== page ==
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Authorities Identify One Killed By Train Authorities Mystified, But Foul Play, Suicide Have Been Ruled Out

Boundary County authorities have identified one of the two people struck and killed by a Burlington Northern train Monday, but say the cause of the accident is still a mystery.

A BN engineer found the bodies of a man and a woman early Monday morning near a crossing about two miles east of town.

The man was identified as Michael Cooper, 21, of Bonners Ferry. Cooper was a member of the Kootenai Indian Tribe and worked at the tribe’s fish hatchery just northwest of the city.

Kevin Hayes, chief deputy for the Boundary County Sheriff’s Department, said officials believe they know the woman who was killed but are waiting for positive identification from fingerprints.

The couple was struck by an eastbound train sometime between 12:30 a.m. and 6:43 a.m. Monday. Alcohol was found at the scene of the accident.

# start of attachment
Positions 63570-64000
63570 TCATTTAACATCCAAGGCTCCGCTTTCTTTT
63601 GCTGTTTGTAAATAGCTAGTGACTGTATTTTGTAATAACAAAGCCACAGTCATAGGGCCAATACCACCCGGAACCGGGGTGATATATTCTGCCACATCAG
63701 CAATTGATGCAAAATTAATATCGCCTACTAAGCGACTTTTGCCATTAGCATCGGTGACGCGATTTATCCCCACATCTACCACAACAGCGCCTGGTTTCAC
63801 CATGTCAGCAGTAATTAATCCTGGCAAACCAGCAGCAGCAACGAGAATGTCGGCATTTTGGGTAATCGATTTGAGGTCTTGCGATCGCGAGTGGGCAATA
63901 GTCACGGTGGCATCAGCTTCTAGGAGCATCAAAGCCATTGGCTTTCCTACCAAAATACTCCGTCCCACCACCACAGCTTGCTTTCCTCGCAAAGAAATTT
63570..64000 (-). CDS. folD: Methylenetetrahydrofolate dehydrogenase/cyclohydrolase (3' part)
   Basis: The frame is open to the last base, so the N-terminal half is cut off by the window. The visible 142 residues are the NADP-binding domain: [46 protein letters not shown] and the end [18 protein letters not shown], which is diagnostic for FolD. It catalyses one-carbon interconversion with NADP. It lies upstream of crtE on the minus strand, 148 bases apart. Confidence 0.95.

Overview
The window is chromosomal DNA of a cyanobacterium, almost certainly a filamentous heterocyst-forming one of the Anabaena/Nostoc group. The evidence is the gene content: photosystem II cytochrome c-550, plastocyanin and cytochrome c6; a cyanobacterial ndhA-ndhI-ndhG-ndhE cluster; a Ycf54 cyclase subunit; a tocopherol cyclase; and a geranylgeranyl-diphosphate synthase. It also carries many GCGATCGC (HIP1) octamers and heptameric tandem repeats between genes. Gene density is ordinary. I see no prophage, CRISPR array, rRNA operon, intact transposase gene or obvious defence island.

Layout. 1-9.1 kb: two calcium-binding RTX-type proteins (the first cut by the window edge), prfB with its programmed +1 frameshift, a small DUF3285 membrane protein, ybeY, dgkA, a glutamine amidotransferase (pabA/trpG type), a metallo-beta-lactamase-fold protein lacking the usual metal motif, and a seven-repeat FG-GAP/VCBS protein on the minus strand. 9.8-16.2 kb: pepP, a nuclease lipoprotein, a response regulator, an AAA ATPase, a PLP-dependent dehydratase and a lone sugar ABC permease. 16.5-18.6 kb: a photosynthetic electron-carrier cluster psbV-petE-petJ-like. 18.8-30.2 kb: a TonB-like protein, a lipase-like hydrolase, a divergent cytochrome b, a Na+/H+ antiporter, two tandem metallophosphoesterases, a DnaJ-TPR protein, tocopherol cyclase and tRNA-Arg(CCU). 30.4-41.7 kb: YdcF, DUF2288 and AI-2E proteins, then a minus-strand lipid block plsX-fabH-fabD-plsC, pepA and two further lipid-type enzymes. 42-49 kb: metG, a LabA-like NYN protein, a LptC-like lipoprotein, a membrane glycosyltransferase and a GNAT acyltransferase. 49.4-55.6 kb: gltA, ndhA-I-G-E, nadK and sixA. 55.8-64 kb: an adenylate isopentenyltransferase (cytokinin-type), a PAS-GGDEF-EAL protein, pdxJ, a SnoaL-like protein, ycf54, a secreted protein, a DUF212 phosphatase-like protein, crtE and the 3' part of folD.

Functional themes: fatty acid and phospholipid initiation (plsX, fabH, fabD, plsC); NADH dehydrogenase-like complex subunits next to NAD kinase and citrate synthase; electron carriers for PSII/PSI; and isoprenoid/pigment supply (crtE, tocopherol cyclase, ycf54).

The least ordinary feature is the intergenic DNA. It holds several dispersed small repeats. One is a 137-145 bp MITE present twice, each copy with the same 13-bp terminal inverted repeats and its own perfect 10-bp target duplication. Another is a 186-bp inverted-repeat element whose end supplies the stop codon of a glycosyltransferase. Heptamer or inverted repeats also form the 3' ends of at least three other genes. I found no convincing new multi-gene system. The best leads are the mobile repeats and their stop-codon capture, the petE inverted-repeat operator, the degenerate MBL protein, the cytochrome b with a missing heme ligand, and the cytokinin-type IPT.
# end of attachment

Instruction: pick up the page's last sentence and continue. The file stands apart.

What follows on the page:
Hayes said the couple was seen drinking in town Sunday evening but did not appear to be intoxicated.

“We still don’t know why they were out there or where they were headed,” Hayes said.

It was possible the victims were going to a popular swimming hole on the Kootenai River or to the woman’s home which was not far away. The two were struck near a road that crosses the tracks. They apparently walked to the area. No car was found nearby.

“I don’t know that we will ever know for sure what happened, but it appears accidental,” said Hayes, adding that suicide and foul play have been ruled out.

Authorities still haven’t located the train that struck the couple. BN officials stopped several trains Monday and Tuesday to check for any signs of an accident but found nothing.

Hayes said it would be difficult to find any evidence because trains strike objects on the tracks all time, including animals.

About 30 trains a day use the section of track and are typically traveling about 45 mph.

, DataTimes

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